Ken Burns' 'Vietnam War' draws in W. Pa. veterans
The Department of Veterans Affairs was so concerned about the realism of Ken Burns' new PBS documentary “The Vietnam War” that it issued a warning — viewing it could traumatize veterans.
But Westmoreland County Vietnam veterans who have watched the documentary say it's also a healing experience.
“When I see it, it does bring back memories, but I'd rather talk about it than hold it inside,” said Bill Bigelow, 69, of Hempfield. “When we came back, I didn't talk about it. I had my life to live — so many of my friends never came back.”
Bigelow, who did two Vietnam tours with the Navy between 1967 and 1970, said he thinks the Burns documentary is well done but obviously falls short of being there.
“It could trigger some things, but it's so long after the war. ... I'm sort of used to it now,” he said. “I'm thinking, ‘I don't have to watch this — I was there.' ”
Bigelow enlisted in the Navy after graduating from Norwin High School in 1966. He served on the USS Floyd County (LST-762) and the USS Sutter County (LST-1150), both of them Dravo Corp. LSTs made in Pittsburgh.
Serving as a gunner's mate and assault boat coxswain, he and the men in his unit traveled the coasts and interior waterways of Vietnam during the height of the war. One of his forays took him from the South China Sea to the Cambodian border.
“Two days after I got there, I saw my first kills,” he said. “We hit almost every base along the coast delivering stuff, taking fire all the time. They'd shoot at you from the shore.”
Bigelow finished his first tour in December 1968, returned to San Diego, got married in Virginia and went back to Vietnam for another 13 months, finishing in September 1970.
Twenty-three years later, he returned to Vietnam — this time with his wife's clown ministry. In all, they made 17 trips between 1993 and 2004, adopting a Vietnamese girl along the way.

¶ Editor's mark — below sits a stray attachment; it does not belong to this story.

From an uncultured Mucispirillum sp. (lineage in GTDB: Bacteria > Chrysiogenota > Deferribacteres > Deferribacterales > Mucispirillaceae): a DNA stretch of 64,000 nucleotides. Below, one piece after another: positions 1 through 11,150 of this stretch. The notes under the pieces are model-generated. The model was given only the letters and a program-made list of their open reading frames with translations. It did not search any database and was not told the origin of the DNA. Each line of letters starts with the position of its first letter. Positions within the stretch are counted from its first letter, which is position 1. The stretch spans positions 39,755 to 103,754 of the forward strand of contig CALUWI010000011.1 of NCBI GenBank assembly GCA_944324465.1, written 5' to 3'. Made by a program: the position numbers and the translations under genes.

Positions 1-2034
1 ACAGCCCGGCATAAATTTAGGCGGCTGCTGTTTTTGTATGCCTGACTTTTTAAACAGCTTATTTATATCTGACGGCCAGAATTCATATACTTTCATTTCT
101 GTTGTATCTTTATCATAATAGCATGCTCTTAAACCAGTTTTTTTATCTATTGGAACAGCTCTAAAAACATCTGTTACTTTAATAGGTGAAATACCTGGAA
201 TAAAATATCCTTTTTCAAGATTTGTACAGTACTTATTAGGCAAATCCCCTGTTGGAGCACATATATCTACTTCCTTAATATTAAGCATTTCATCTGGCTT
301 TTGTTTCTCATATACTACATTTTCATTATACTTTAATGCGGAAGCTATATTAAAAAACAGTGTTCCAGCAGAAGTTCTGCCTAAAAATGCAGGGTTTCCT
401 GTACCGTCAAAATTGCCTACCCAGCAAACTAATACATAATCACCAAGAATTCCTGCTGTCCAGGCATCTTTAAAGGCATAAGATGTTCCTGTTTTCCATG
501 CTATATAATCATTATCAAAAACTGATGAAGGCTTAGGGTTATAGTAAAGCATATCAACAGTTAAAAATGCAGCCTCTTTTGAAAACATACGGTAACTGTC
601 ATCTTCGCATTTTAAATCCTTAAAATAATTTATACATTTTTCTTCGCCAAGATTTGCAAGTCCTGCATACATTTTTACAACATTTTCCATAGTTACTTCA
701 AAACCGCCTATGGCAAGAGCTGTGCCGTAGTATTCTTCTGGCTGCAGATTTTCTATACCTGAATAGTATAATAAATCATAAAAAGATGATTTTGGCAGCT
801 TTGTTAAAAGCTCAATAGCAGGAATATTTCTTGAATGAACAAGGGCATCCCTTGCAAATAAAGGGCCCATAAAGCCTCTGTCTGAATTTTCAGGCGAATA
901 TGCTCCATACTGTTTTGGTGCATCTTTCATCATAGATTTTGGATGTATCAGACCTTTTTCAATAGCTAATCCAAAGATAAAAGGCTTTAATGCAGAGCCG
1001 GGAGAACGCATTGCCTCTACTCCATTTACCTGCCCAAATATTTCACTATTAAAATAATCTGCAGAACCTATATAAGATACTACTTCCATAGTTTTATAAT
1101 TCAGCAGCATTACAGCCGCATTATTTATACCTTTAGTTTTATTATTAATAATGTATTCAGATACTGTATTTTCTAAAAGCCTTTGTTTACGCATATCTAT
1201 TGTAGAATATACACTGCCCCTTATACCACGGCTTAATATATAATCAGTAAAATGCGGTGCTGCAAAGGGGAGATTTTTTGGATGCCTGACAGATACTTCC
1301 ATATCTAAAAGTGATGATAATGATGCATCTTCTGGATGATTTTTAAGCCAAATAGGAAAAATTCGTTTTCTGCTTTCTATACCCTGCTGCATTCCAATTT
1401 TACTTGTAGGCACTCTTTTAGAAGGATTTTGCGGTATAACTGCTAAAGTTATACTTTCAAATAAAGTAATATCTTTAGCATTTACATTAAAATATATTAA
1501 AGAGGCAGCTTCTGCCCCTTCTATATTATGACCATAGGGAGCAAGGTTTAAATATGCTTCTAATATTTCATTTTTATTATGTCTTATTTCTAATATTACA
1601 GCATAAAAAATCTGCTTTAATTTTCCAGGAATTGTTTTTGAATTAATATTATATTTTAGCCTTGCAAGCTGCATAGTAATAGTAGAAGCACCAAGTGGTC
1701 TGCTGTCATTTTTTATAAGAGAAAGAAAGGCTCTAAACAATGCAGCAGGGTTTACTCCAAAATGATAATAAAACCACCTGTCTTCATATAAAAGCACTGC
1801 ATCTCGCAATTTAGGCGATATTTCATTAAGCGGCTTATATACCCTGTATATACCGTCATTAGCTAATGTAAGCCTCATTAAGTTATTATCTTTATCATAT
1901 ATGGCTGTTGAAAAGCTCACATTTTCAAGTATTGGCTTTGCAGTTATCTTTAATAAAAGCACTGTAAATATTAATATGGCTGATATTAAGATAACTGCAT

During those return trips, Bigelow had a chance to meet with Vietnamese veterans, some of whom had fought the United States and even their own countrymen.
“I've been sitting with the communists and everything else. We're sort of friends,” he said.
John Varine, 74, of Gilpin Township, Armstrong County, said the Burns documentary is just now hitting the period when he was in Vietnam: March 1969 to May 1970.
Varine was drafted on a fluke while teaching chemistry in the Kiski Area School District.
“They were not drafting school teachers at the time,” he said.
At 25, Varine was older than many of his fellow Army artillerymen and did a longer tour — 14 months — than most.
He said “The Vietnam War” should be seen not only as history but as a cautionary tale.
“I think the documentary so far is excellently done. It gives a very balanced picture of the whole situation from many different perspectives,” he said. “Anybody who wants to know more about that whole period in our history should watch it.”
Watching the first episode last Sunday, Varine said he was struck by how avoidable the ordeal was for the United States. The European powers that were involved previously had opportunities to end the conflict but missed them all, he said.
“My strongest reaction is how badly I feel for all the people who lost their lives in that war. It was all unnecessary. It could have been avoided,” he said.
Trained as an artilleryman, Varine drew a “lucky” assignment as a motor pool dispatcher at the Army's 108th Artillery Group Headquarters in Dong Ha, Vietnam.
“They asked us, ‘Do any of you guys know how to type?' Two of us put up our hands,” he said. “I should have been sent to a fire base in a field somewhere. … I was very fortunate, much more than a lot of the other guys who were there.”
Varine noted that only about 20 percent of the American servicemen sent to Vietnam were in actual combat — a point made in the latest episode of the Burns documentary. The other 80 percent were in a support role such as his.
For those who were in combat, Varine said he can understand if they have a hard time watching the PBS show.
“It depends very much on how a person felt whenever he or she came home — the emotional things they had to deal with,” he said. “When I see the pictures of the fallen U.S. soldiers, it's just devastating to see. … The program brings back the horror of it.”
Stephen Huba is a Tribune-Review staff writer. Reach him at 724-850-1280.